Signposts pointing to a more truthful way of life pop up in the Rockies where I least expect them. For instance: in an email from Netflix last week.
"We're sorry," the subject line said.
Wowza, did that upgrade my inner life in a flash!
A computer snafu had delayed the DVDs I'd ordered, the email said. The company was - they said it again - sorry.
The apology was needless. That made it doubly wonderful to me. I've grown accustomed to corporate doublespeak. Netflix's single speak was inspiring. Even more so when I compared it to the other corporate folk I'd encountered that day.
The folks at my Health Savings Account told me I'd need a paper form to do an electronic funds transfer. The electronic transfer, the customer rep told me, could not be done electronically.
Over at the bank, I was offered a "free" checking account that required me to charge things on my check card five times a month. The charging-of-stuff would be free for me, my banker said. But the retailer would be charged a premium, which would show up in the cost of things I'd pay for from my "free" account.
Does anyone mean what they say anymore? Apparently, Netflix did. And so did my friend, Victoria Moran.
Victoria's book, Creating a Charmed Life, has a great section on how to practice truth in speech. As a child, Victoria learned that before speaking, one should ask oneself, "Is what I'm about to say, 'necessary, kind and true?'"
If not, Victoria kindly suggests, consider silence.
I considered these rules in the context of the day's corporate come-on's. What if American companies followed Victoria's golden rules? I wondered.
I imagined a truthful solicitation coming from a credit card company that read: "The 0% interest credit card we're offering you looks like a great deal. But in fact, it's a paid invitation to 20 percent-plus debt. That's like paying one fifth more for stuff you couldn't afford in the first place - don't do it!"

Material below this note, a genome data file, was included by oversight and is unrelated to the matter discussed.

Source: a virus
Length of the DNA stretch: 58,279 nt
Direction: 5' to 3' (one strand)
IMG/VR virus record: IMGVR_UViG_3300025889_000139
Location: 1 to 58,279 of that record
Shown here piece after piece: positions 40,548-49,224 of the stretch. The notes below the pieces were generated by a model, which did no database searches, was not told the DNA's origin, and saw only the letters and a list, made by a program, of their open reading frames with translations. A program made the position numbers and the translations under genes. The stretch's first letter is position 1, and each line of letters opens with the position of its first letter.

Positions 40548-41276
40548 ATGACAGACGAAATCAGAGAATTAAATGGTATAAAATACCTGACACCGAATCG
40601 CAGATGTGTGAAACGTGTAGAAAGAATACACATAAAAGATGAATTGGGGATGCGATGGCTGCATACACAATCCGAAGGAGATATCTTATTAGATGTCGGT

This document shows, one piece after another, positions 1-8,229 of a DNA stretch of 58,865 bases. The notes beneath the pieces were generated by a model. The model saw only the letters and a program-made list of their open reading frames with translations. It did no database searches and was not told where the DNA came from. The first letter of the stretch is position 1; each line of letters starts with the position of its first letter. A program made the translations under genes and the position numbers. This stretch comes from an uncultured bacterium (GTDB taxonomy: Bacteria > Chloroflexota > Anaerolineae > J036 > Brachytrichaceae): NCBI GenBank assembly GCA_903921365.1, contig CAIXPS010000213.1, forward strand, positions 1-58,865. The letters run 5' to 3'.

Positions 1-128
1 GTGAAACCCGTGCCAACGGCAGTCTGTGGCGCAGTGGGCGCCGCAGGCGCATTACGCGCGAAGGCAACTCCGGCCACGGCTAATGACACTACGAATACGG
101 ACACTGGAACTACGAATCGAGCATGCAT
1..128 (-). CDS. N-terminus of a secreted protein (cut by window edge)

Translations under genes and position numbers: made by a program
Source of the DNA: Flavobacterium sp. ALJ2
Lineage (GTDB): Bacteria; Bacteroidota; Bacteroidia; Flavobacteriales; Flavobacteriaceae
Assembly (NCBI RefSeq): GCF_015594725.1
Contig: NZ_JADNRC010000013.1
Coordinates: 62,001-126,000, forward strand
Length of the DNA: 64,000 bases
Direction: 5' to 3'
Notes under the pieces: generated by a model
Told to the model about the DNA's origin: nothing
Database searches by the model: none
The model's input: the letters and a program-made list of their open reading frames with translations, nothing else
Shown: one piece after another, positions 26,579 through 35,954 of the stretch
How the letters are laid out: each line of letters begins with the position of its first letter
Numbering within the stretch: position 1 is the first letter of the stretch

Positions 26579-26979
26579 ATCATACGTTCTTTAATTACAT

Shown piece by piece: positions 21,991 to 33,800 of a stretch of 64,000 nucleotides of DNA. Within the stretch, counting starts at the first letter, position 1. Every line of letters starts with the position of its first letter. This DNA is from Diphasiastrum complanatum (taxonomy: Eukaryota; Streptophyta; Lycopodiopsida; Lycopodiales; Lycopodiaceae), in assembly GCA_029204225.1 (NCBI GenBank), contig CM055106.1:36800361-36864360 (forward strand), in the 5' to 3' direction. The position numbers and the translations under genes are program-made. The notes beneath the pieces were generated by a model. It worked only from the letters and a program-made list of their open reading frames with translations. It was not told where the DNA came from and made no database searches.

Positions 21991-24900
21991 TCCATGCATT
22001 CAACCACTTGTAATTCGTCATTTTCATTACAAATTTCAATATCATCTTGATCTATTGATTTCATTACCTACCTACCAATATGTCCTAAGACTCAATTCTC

And this kind sign posted in a fast-food place: "We call our snacks healthy, but we mean that poetically. Healthy foods are things like fruits and veggies. But hey, that stuff costs money. So we coat a lot of stuff in bread crumbs; we fry; and we ladle on lots of dressing. If you can afford to eat somewhere else, honestly? You should."
Then I imagined the formerly-Kumbaya folks at Dove taking their latest commercial off the air. The spot used to claim that 8 out of 10 women had damaged hair. These days, it has a subtitle that explains: Those women we told you about? They only think their hair's damaged. (Perhaps they could use a mental shampoo?)
On American Idol, Simon Cowell put a new twist on, "Sorry." The words that followed his apology were scorching. But they were true -- and arguably, necessary, in the context of Idol's ratings.
Back at home, I decided to try out an, "I'm Sorry" in real life.
During the holidays, my housemate, Bachelor #3, and I exchanged harsh words over the kitchen tablecloth. He'd baked sugar cookies on it and the sugary bits were stuck to it. I asked him to put the cloth in the laundry. He told me the cloth was already dirty. So there!
Were our words true? Yes, to our minds.
Were they kind? No way.
Were they necessary? Yes and no. That's the weird thing about fighting.
I was ready to put my mouth where my money was. I was. I swear. After all, I talk for a living. Two words. Four syllables. How hard could a little "I'm sorry" be?
When my housemate came home from work that night, I got as far as, "So -." Then I thought: "Why apologize for something that happened four months ago? Something forgotten!" Which is to say: I was chicken.
But that's the nice thing about a sign. It points the way to positive change. And it doesn't expire.
Until now, the only person who knew I'd failed my "Sorry" test was me. It was like a spiritual tree in the forest. It hadn't fallen, but it wasn't standing tall either.
Since then, I've been looking for a starter "Sorry" -- something smaller than a fight with Bachelor #3 and bigger than tapping carts with a stranger at the grocery.
It's one thing to receive a sign, I guess. It's another thing to follow it.
Netflix has millions of customers. They've had millions of chances to practice their, "Sorry." Perhaps it will get easier for me with practice, like the double-leg side lift in Pilates?
'Til then, I have my DVDs and my hopes, and Victoria's "necessary, true and kind."
I may not be sorry, yet. But I'm willing to practice.